AMS condemns University’s keg-party e-mail

Laker disappointed with motion passed at emergency Assembly

The AMS unanimously condemned the University’s collection and sharing of information related to off-campus student activity at an emergency meeting Wednesday night.

The meeting was called after Shelley Aylesworth-Spink, assistant to Dean of Student Affairs Jason Laker sent Judicial Committee Chief Prosecutor Jenn Mansell on March 16 a list of 11 student keg parties planned for St. Patrick’s Day. The e-mail also said the list had been sent to Kingston police.

Mansell responded to the e-mail and then forwarded it to AMS President James Macmillan, who said the e-mail indicated “bad faith” in students.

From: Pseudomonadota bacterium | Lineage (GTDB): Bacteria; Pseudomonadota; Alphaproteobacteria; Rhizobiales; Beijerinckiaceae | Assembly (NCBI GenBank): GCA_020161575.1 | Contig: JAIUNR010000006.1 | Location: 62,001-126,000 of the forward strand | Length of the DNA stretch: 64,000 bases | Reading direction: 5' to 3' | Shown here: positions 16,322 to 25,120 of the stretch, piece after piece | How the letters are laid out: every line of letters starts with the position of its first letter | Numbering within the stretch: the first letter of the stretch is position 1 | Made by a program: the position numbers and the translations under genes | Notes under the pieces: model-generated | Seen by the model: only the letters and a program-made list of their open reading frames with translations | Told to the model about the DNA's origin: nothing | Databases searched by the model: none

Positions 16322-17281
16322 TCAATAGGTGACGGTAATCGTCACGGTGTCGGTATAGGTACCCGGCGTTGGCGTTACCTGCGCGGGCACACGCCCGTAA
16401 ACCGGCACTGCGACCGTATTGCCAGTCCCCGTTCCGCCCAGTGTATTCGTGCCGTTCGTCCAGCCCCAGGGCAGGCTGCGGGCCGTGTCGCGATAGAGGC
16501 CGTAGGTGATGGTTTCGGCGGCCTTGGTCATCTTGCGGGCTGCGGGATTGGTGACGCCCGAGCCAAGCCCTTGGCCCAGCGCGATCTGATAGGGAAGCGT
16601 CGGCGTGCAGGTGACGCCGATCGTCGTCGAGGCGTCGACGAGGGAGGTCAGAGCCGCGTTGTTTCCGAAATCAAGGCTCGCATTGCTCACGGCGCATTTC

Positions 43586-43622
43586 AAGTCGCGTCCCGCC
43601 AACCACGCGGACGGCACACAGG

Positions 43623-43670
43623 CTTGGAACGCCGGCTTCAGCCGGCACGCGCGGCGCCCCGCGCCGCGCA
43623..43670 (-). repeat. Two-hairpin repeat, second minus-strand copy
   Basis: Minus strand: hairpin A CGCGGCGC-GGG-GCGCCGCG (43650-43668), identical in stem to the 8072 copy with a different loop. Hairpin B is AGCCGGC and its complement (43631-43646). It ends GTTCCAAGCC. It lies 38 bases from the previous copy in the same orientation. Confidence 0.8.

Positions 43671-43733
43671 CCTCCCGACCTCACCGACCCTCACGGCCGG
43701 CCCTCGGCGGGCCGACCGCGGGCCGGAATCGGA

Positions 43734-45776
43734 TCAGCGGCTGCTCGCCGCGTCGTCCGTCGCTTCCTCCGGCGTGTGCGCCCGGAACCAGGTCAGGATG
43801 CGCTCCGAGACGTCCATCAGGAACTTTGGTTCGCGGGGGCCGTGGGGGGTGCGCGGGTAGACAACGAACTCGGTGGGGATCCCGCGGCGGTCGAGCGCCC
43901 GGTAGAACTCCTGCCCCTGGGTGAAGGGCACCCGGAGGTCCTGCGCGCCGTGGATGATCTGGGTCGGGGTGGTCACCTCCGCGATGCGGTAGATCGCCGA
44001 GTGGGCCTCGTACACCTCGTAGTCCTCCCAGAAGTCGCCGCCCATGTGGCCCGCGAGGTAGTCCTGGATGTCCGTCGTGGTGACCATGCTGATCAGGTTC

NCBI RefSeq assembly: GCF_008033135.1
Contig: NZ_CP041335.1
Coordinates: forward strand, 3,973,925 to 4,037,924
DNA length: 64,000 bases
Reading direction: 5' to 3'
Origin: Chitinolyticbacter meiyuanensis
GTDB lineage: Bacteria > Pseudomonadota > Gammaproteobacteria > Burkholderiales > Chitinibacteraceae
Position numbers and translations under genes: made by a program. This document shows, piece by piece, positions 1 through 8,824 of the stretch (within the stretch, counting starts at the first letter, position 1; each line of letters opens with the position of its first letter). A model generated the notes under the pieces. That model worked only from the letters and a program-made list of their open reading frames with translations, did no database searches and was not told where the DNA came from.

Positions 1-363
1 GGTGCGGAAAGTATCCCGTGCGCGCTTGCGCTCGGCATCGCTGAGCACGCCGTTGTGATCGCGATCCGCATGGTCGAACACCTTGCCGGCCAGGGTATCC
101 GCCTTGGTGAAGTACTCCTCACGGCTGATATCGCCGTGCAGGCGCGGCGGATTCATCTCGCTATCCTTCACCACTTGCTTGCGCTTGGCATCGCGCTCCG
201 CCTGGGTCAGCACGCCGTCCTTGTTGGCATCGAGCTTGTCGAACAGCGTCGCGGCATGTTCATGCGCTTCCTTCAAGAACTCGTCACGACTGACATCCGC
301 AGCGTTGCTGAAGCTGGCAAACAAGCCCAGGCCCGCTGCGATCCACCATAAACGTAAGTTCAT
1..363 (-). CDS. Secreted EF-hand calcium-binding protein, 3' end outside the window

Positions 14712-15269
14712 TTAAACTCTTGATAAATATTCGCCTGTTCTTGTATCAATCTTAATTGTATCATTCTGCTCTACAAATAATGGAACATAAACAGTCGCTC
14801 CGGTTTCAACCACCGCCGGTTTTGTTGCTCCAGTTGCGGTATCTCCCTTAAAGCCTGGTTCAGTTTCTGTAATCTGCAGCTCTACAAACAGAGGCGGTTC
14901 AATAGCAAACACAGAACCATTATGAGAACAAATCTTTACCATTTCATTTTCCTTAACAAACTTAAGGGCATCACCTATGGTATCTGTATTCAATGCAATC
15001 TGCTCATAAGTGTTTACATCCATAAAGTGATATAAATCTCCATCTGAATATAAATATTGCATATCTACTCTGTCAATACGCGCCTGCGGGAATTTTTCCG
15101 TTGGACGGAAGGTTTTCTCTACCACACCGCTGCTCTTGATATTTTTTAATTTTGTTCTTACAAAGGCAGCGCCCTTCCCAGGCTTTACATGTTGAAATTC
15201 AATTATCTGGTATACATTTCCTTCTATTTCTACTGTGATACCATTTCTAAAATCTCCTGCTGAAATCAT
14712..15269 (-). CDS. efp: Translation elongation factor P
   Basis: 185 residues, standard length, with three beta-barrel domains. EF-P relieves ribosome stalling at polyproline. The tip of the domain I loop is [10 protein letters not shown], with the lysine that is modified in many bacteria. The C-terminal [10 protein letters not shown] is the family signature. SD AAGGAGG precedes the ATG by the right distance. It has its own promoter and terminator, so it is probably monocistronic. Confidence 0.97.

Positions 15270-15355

“It’s not the role of the AMS to go around the student Ghetto to knock on doors and ask them not to throw a party,” he told the . “I think that there still is a lot of confusion about exactly what happened and that was part of our frustration and part of Assembly’s frustration. … It’s important to give students a fair chance before calling the police on them.”

Dean of Student Affairs Jason Laker said Aylesworth-Spink sent the e-mail on his behalf to Mansell because before last year’s Homecoming weekend, Mansell sent a mass e-mail to students reminding them to adhere to liquor laws. Laker said his office received the list from Campus Security earlier that week, and that he had nothing to do with the information-gathering or the forwarding of the list to the police.